mead cohen berger shevtsova garfinkle michta grygiel blankenhorn
Reforming Delivery
This Is What Health Care Innovation Looks Like

Walmart is modestly scaling up its foray into health care clinics, and the news couldn’t be better for the future of health care. The NYT has a valuable profile of the company’s growing health care clout, and the opportunities—and challenges—it offers. Walmart already has five clinics nationwide, with a six opening today in Texas. It plans to expand to six more locations by the end of the year:

With its vast rural footprint, Walmart is positioning its primary care clinics in areas where doctors are scarce, and where medical care, with or without insurance, can be prohibitively expensive. If they succeed, the company said, it is prepared to open even more […]

The Walmart primary care clinics charge patients $40 a visit; employees at the company and their dependents who are covered under its own insurance pay $4 a visit. (Walmart says that more than half of its 1.1 million employees currently receive health care through the company.) While it accepts Medicare, it does not currently accept third-party insurance, although it is exploring the option, a spokeswoman, Danit Marquardt, said, adding that it is starting to enroll some of its stores in Medicaid.

As we’ve written, many studies have found clinics can give the same quality of care physician offices and better are than ERs—but for much cheaper. And clinics are not the only growing service delivery approach that saves money: Home visits do that, too. NPR reports on a new study finding that when teams of providers make frequent house calls to elderly patients with chronic conditions, everyone benefits.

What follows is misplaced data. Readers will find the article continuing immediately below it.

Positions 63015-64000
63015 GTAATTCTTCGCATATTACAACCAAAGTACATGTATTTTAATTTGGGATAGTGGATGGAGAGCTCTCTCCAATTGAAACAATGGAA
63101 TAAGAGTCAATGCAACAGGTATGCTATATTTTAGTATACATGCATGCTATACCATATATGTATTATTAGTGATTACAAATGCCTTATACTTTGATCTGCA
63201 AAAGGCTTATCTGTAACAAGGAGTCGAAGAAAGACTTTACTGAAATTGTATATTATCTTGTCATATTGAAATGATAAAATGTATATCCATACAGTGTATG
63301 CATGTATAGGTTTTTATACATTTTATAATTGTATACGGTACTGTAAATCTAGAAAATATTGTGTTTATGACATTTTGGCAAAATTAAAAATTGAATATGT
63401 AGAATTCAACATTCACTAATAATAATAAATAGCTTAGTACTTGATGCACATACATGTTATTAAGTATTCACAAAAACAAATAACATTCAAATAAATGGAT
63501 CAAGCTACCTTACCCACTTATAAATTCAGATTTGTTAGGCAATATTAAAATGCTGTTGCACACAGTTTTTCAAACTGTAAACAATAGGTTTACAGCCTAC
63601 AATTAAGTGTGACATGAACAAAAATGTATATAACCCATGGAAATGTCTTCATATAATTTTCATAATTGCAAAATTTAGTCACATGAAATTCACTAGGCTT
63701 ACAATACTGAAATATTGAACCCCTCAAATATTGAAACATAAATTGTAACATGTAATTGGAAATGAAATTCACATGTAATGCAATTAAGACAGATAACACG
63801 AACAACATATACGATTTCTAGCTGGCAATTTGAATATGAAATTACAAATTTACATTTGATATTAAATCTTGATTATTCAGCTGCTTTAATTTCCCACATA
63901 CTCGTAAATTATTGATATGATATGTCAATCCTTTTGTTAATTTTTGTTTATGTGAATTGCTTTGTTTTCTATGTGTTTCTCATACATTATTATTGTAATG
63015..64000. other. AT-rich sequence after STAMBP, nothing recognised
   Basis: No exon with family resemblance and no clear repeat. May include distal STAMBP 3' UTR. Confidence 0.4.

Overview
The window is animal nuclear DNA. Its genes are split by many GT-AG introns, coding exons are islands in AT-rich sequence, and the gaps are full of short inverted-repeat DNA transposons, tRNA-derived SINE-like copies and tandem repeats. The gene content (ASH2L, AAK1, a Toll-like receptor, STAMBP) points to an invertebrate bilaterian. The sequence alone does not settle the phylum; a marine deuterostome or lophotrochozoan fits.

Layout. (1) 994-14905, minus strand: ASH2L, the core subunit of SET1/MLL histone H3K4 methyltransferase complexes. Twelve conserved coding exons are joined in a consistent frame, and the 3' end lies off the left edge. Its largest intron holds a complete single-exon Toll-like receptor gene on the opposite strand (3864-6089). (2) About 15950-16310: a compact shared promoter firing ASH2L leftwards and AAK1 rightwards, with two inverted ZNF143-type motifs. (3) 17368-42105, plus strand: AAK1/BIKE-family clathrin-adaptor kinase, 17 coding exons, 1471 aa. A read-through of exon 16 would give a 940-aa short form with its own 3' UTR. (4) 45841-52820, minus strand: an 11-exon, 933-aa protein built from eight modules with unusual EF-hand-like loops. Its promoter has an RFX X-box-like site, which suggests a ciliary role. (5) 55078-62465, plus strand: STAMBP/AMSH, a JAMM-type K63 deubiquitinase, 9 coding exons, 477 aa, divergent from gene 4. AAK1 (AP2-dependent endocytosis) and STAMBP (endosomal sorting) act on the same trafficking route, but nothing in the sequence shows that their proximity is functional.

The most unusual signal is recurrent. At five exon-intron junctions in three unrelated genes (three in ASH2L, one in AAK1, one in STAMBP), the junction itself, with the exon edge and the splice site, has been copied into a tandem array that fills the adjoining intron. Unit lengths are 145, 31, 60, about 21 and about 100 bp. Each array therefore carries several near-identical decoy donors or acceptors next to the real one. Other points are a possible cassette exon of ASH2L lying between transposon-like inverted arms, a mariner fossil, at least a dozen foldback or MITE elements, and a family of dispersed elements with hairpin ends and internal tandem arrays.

In this study, 722 older patients with “congestive heart failure, stroke, diabetes or dementia” received visits from a team composed of “a physician, a nurse practitioner, licensed practical nurses and social workers.” As a result, the patients took 20 percent fewer trips to the ER, and saved Medicare $8,477 per person. Since elderly Americans with chronic conditions account for a very large percentage of our health care costs, finding ways of bringing down that cost is a top priority. With methods of delivering care like big box clinics and home visits picking up steam, we could be taking one big step towards sustainability.

Features Icon
show comments
  • lord acton

    These and direct pay primary care (low fee concierge medicine) might really be game changers if the government, working as the handmaiden of the established interests, doesn’t get in the way. Here’s hoping….

  • FriendlyGoat

    Pro Walmart Clinics: We want everyone to have more access to affordable primary care in convenient times and places. We want no one unnecessarily in an emergency room and no one priced out of seeing a doctor or NP.

    Con Walmart Clinics:: Remember when Walmart rolled into thousands of little towns and killed the small-time competition deader than a door nail? You want Walmart putting price pressure on the local doctors. You don’t want Walmart causing the local doctors to close shop.

© The American Interest LLC 2005-2016 About Us Masthead Submissions Advertise Customer Service